As the Adventure Galley sailed down the Thames, Kidd unaccountably failed to salute a Navy yacht at Greenwich, as custom dictated. The Navy yacht then fired a shot to make him show respect, and Kidd’s crew responded with an astounding display of impudence — by turning and slapping their backsides in [disdain].
Because of Kidd's refusal to salute, the Navy vessel's captain retaliated by pressing much of Kidd's crew into naval service, this despite rampant protests. Thus short-handed, Kidd sailed for New York City, capturing a French vessel en route (which was legal under the terms of his commission). To make up for the lack of officers, Kidd picked up replacement crew in New York, the vast majority of whom were known and hardened criminals, some undoubtedly former pirates.
Among Kidd's officers was his quartermaster, Hendrick van der Heul. The quartermaster was considered 'second in command' to the captain in pirate culture of this era. It is not clear, however, if van der Heul exercised this degree of responsibility, because Kidd was nominally a privateer. Van der Heul is also noteworthy because he may have been African or of African-American descent. A contemporary source describes him as a "small black Man." However, the meaning of this term is not certain as, in late seventeenth-century usage, the term negro would have been normally used, and the phrase "black Man" could mean either dark-skinned (but still "white") or black-haired. If van der Heul was indeed of African ancestry, this fact would make him the highest ranking black pirate so far identified. Van der Heul went on to become a master's mate on a merchant vessel, and was never convicted of piracy.
Hunting for pirates
In September 1696, Kidd weighed anchor and set course for the Cape of Good Hope. A third of his crew soon perished on the Comoros due to an outbreak of cholera, the brand-new ship developed many leaks, and he failed to find the pirates he expected to encounter off Madagascar. Kidd then sailed to the Strait of Bab-el-Mandeb at the southern entrance of the Red Sea, one of the most popular haunts of rovers on the Pirate Round. Here, he again failed to find any pirates. According to Edward Barlow, a captain employed by the English East India Company, Kidd attacked a Mughal convoy under escort by Barlow's East Indiaman, and was repelled. If the report is true, this marked Kidd's first foray into piracy.
As it became obvious that his ambitious enterprise was failing, Kidd became understandably desperate to cover its costs. But, once again, he failed to attack several ships when given a chance, including a Dutchman and a New York privateer. Some of the crew deserted Kidd the next time Adventure Galley anchored offshore, and those who decided to stay on made constant open-threats of mutiny.
Kidd killed one of his own crewmen on 30 October 1697. While Kidd's gunner, William Moore, was on deck sharpening a chisel, a Dutch ship appeared in sight. Moore urged Kidd to attack the Dutchman, an act not only piratical but also certain to anger the Dutch-born King William. Kidd refused, calling Moore a lousy dog. Moore retorted, "If I am a lousy dog, you have made me so; you have brought me to ruin and many more." Kidd snatched up and heaved an ironbound bucket at Moore. Moore fell to the deck with a fractured skull and died the following day.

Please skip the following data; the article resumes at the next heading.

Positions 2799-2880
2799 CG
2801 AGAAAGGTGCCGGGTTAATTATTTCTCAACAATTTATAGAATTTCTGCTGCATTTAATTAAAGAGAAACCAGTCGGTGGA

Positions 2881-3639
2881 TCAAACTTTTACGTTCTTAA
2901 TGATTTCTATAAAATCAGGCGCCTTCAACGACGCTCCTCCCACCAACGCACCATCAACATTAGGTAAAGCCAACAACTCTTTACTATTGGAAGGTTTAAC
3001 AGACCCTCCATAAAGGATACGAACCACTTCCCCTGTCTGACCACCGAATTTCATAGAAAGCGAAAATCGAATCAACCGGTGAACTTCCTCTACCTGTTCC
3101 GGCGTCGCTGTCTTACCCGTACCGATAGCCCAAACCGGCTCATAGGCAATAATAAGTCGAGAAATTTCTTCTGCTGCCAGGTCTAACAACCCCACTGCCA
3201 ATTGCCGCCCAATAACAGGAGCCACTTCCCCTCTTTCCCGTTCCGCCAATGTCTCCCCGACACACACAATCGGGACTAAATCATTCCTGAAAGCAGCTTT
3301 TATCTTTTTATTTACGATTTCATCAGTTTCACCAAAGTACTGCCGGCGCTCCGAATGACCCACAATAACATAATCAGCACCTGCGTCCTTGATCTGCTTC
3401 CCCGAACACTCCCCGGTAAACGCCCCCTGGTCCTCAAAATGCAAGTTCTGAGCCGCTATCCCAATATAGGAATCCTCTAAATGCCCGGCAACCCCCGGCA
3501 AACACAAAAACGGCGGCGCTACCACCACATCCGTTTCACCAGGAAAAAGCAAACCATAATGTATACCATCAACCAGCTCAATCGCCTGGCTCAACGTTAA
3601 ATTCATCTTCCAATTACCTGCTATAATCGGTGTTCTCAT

While seventeenth century English admiralty law allowed captains great leeway in using violence against their crew, outright murder was not permitted. But Kidd seemed unconcerned, later explaining to his surgeon that he had "good friends in England, that will bring me off for that."
Accusations of piracy
Acts of savagery on Kidd's part were reported by escaped prisoners, who told stories of being hoisted up by the arms and drubbed with a drawn cutlass. On one occasion, crew members ransacked the trading ship Mary and tortured several of its crew members while Kidd and the other captain, Thomas Parker, conversed privately in Kidd's cabin. When Kidd found out what had happened, he was outraged and forced his men to return most of the stolen property.
Kidd was declared a pirate very early in his voyage by a Royal Navy officer, to whom he had promised "thirty men or so". Kidd sailed away during the night to preserve his crew, rather than subject them to Royal Navy impressment.
On 30 January 1698, he raised French colours and took his greatest prize, an Armenian ship, the 400 ton Quedagh Merchant, which was loaded with satins, muslins, gold, silver, an incredible variety of East Indian merchandise, as well as extremely valuable silks. The captain of Quedagh Merchant was an Englishman named Wright, who had purchased passes from the French East India Company promising him the protection of the French Crown. After realising the captain of the taken vessel was an Englishman, Kidd tried to persuade his crew to return the ship to its owners, but they refused, claiming that their prey was perfectly legal, as Kidd was commissioned to take French ships, and that an Armenian ship counted as French, if it had French passes. In an attempt to maintain his tenuous control over his crew, Kidd relented and kept the prize. When this news reached England, it confirmed Kidd's reputation as a pirate, and various naval commanders were ordered to "pursue and seize the said Kidd and his accomplices" for the "notorious piracies"  they had committed.
Kidd kept the French passes of Quedagh Merchant, as well as the vessel itself. While the passes were at best a dubious defence of his capture, British admiralty and vice-admiralty courts (especially in North America) heretofore had often winked at privateers' excesses into piracy, and Kidd may have been hoping that the passes would provide the legal fig leaf that would allow him to keep Quedagh Merchant and her cargo. Renaming the seized merchantman Adventure Prize, he set sail for Madagascar.